Are You a "Trump Alarmist"?
Under Trump's “America first” policy, fears of the United States taking a more protectionist stance are justified, Reva stated. “That said, there has been a lot of alarmism, which I believe has been overblown.”
The reality is, a single individual isn’t going to be able to entirely disrupt the global trade order as it’s existed for the past 7 decades, she noted. The recent scare that occurred when we saw a draft of the executive order to walk away from NAFTA without attempting to renegotiate is a prime example.
It isn’t surprising that cooler heads prevailed and an intervention in the White House highlighted how much repealing NAFTA would harm many members of President Trump’s base, Goujon stated.
There are also questions about the president’s ability to unilaterally submit notice that the U.S. is withdrawing from a trade agreement.
“He would very likely face both legislative and judicial constraints,” Goujon said.
Trade Partners Concerned, WTO Under Threat?
All of this uncertainty has left an impression on U.S. trading partners. Overall, the issue creating the most concern for trading partners is how the president is going to wield the national security card.
If the United States tried to change the definition of what constitutes a national security threat, it would lead to a slippery slope that might destabilize trade relations.
“Of course, it will invite challenges within the WTO, but you’re also raising questions of whether the United States is going to abide by all WTO rulings,” Goujon said.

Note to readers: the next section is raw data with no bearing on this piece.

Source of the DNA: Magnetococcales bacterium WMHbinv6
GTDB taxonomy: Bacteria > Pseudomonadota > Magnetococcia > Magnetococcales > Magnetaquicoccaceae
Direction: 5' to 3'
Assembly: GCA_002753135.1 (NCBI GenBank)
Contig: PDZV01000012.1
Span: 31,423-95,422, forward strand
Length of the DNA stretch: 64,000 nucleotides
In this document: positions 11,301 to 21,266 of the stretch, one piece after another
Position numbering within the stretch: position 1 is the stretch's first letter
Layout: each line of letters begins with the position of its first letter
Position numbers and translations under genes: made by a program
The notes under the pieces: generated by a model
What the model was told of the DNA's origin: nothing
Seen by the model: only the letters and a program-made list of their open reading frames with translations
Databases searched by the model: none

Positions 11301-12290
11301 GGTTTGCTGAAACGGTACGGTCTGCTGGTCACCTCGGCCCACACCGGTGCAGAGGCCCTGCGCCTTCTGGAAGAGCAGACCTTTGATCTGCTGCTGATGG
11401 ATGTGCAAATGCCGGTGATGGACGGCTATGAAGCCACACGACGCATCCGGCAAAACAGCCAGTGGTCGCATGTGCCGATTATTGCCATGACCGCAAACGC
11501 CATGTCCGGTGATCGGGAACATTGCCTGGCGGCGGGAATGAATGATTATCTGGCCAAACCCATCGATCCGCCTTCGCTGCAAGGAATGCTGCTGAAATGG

If the United States plays the national security card, that sets a precedent for other countries to do the same, undermining the credibility of the WTO, Goujon noted.
“I don’t necessarily think we’re heading to that extreme end,” She said. “The U.S. needs the WTO to be working to be able to enforce many of the trade disputes that it’s waging currently.”
Korean Peninsula Gamesmanship
When it comes to recent tensions between the United States and North Korea over missile tests, Goujon sees more of the same. The reality is, the U.S. options are limited.
“The details don’t matter as much as the reality that North Korea’s already a nuclear state,” she said. “It’s a political question of whether the United States wants to recognize it as one.”
The U.S. doesn’t have any good options when dealing with North Korea, and its goals are different from regional players, who have already accepted North Korean status as a nuclear state.
The North Koreans will entertain talks and play along, but ultimately they won’t comply, Goujon stated. The Chinese, too, have a vested interest in not changing the status quo in Korea.
Here's a clip where Reva explains Stratfor's view on the situation (subscribe here for full interview and ongoing access):
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